The Blank Spaces in Our Stories: The Messages Writers Send Readers Between The Words

10 Comments

  1. Julie Luek
    Julie Luek October 15, 2013 at 8:36 am .

    I’m aware of some of this when I’m writing, but it’s good to think more intentionally on how I use commas, breaks and spaces. If a writer is good, I don’t even think about when reading. Great stuff to think about. Thanks Kym and Mark for being on today’s blog.

    1. Kym-n-Mark Todd
      Kym-n-Mark Todd October 15, 2013 at 1:59 pm .

      Hi, Julie. We’re convinced that, at the revision stage, the more we do deliberately, the happier we can be with the end product.

      Thanks so much for having us!

  2. Patricia Stoltey
    Patricia Stoltey October 15, 2013 at 10:31 am .

    Thanks for the informative and thoughtful post, Mark and Kym. I find it’s a lot easier to see the overlong sentences or the diluted paragraph in someone else’s manuscript than it is in my own. Pacing is a challenge.

    1. Kym-n-Mark Todd
      Kym-n-Mark Todd October 15, 2013 at 1:57 pm .

      Patricia, thanks for having us as contributors to this marvelous blog. And we agree: *Always* easier to see in the work of others!

      Best,
      Kym-n-Mark

  3. Julie Kazimer
    Julie Kazimer October 15, 2013 at 5:23 pm .

    I’m always amazed at writers who can use that space, especially when it comes to breaking a chapter. I find myself, when I’m reading, loving the space when there’s a lot of emotion or suspense. It adds to it in such a profound way that we hardly ever think about. Great post. Thanks.

    1. Kym-n-Mark Todd
      Kym-n-Mark Todd October 16, 2013 at 4:33 pm .

      Hi, Julie. Thanks for weighing in. And what a great seque to our next post, which targets that larger space. Stay tuned! :)

      1. Lori DeBoer
        Lori DeBoer October 21, 2013 at 12:30 am .

        I am looking forward to reading the next one!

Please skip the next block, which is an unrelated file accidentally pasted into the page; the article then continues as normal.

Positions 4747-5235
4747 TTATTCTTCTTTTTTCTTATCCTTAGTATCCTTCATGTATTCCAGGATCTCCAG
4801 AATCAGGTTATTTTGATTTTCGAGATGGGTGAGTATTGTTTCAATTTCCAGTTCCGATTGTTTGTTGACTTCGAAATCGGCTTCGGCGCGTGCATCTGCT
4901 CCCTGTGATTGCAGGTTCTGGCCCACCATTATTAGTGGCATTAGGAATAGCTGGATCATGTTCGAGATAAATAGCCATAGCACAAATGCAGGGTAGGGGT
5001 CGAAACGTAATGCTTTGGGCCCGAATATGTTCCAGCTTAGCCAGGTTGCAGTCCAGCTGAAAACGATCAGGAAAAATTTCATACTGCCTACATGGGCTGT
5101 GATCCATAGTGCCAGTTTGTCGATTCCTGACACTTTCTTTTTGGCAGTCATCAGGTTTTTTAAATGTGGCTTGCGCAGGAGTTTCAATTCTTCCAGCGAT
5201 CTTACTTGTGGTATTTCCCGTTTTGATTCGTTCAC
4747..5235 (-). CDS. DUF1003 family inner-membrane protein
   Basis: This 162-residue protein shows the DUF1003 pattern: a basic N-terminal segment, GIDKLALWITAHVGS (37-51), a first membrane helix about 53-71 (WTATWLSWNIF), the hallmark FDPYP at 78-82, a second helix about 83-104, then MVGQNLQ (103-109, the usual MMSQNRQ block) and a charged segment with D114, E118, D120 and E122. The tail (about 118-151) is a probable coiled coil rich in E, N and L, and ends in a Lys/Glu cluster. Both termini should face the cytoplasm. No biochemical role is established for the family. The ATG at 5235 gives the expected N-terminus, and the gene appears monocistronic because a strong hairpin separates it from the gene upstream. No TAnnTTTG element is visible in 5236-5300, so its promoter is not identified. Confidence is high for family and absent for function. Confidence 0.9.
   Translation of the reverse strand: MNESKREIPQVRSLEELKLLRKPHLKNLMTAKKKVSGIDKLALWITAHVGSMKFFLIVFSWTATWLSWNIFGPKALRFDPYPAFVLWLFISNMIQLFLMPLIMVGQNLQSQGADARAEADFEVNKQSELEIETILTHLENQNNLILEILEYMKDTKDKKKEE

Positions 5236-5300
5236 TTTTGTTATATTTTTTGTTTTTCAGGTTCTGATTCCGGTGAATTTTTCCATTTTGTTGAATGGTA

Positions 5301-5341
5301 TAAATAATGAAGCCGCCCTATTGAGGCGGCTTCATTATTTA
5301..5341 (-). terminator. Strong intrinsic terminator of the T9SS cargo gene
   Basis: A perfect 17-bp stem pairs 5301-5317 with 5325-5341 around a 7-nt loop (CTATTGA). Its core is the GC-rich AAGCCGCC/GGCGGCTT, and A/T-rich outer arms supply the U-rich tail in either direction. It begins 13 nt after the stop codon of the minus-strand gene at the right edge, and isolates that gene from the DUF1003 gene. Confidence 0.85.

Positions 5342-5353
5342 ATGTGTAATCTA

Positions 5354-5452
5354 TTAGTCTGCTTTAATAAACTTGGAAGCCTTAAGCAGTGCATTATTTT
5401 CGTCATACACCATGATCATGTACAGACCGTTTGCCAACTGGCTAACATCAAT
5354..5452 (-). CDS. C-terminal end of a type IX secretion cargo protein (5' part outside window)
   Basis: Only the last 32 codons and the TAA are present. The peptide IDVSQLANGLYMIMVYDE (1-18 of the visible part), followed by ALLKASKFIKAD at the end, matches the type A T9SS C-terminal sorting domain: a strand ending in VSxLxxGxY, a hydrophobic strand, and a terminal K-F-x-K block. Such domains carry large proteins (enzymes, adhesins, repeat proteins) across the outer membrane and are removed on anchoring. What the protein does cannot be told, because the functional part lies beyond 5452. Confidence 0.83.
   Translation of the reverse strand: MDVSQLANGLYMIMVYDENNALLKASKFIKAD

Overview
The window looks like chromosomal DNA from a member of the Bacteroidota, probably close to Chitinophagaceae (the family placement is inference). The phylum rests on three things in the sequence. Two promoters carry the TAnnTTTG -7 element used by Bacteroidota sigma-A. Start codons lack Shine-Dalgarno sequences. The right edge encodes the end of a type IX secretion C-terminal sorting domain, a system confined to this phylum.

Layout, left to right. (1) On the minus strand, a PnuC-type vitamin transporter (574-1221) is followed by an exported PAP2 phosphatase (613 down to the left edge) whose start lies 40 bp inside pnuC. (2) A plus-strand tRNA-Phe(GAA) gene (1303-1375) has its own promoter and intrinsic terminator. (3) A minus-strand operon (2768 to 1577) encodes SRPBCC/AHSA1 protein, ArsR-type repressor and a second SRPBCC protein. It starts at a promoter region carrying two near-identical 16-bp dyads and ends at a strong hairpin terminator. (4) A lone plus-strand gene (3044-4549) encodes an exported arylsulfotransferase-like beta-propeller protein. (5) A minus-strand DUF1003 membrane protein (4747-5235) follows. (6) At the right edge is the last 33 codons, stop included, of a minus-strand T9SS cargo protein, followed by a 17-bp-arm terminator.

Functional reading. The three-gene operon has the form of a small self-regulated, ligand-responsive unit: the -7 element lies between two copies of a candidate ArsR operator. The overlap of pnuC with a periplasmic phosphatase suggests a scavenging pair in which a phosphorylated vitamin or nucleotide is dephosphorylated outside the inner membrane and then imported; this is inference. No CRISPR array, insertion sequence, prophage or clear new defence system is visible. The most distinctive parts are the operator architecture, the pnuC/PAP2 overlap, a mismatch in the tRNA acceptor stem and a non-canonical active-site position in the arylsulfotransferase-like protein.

1. Kym-n-Mark Todd
          Kym-n-Mark Todd October 21, 2013 at 6:01 pm .

          Thanks, Lori.

          We feel like the upcoming post really gets at the guts of what we do when we all try to assemble the pieces. The art of ending a scene and a chapter is an art we all practice but may never master.

          See what you think, and please feel free to share your own thoughts and insights.

  4. Wynn Collins
    Wynn Collins October 18, 2013 at 10:07 am .

    Using the subtle cues a rider employs to communicate with her horse illuminated the ideas in your post so well. I’m going to definitely bookmark this to refer to when up to my armpits in revisions. Thank you both!

    1. Kym-n-Mark Todd
      Kym-n-Mark Todd October 21, 2013 at 5:58 pm .

      Hi, Wynn. Thanks for these kind words.

      We both think the relationship with our horses is magical yet very grounding. When people ask us what we’ve been up to and we say “riding” or “writing,” they often misunderstand one for the other activity. And that’s okay by us. Both activities feel like they’re in the same Zen space to us!

      Thanks for reading our post. Hope the one coming up on this Thursday works for you as well (though sans horses next time! :)

Leave a Reply

%d bloggers like this: